Even with such a small number of markers, it is evident that the separation of groups at the population level is possible, as the correspondence analysis indicates: green/European, red/East Asian, blue/Indo-Iranian from Central Asia, orange/Turkic from Central Asia.

UPDATE

The paper includes STRUCTURE results for K=2 to K=6. Below is the STRUCTURE run for K=6:



While less distinct than what we would get with more markers, the emergence of several clusters of individuals is apparent (from left to right: East Asian, Turkic, Central Asian Iranian, South Asian, West Eurasian, Sub-Saharan). Notice how Hazaras and Uyghurs are islands of the Turkic component in the Central/South Asian cluster, and how some Uzbeks are Iranian-like while others are Turkic-like. I am reminded of an older study which found how mythology was used among some Uzbek groups to create a common ancestry for groups of unrelated origin.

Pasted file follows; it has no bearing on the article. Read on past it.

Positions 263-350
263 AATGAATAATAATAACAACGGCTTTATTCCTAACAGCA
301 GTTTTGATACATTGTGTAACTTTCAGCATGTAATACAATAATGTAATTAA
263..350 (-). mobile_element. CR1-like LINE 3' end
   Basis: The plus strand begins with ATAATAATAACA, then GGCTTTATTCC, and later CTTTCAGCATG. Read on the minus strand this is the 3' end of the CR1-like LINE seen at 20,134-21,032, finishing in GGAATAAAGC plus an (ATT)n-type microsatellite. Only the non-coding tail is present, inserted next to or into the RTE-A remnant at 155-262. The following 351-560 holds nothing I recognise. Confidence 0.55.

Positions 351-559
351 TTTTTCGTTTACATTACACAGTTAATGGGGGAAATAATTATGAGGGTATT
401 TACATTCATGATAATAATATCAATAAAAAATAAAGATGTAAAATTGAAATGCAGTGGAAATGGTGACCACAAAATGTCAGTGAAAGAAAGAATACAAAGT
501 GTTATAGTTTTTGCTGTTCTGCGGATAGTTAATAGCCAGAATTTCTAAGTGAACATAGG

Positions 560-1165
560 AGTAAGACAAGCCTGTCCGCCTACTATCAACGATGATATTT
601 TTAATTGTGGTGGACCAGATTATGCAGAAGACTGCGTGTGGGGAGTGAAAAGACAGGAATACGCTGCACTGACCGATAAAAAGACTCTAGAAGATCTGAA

European Journal of Human Genetics , (8 September 2010) | doi:10.1038/ejhg.2010.153

In the heartland of Eurasia: the multilocus genetic landscape of Central Asian populations

Begoña Martínez-Cruz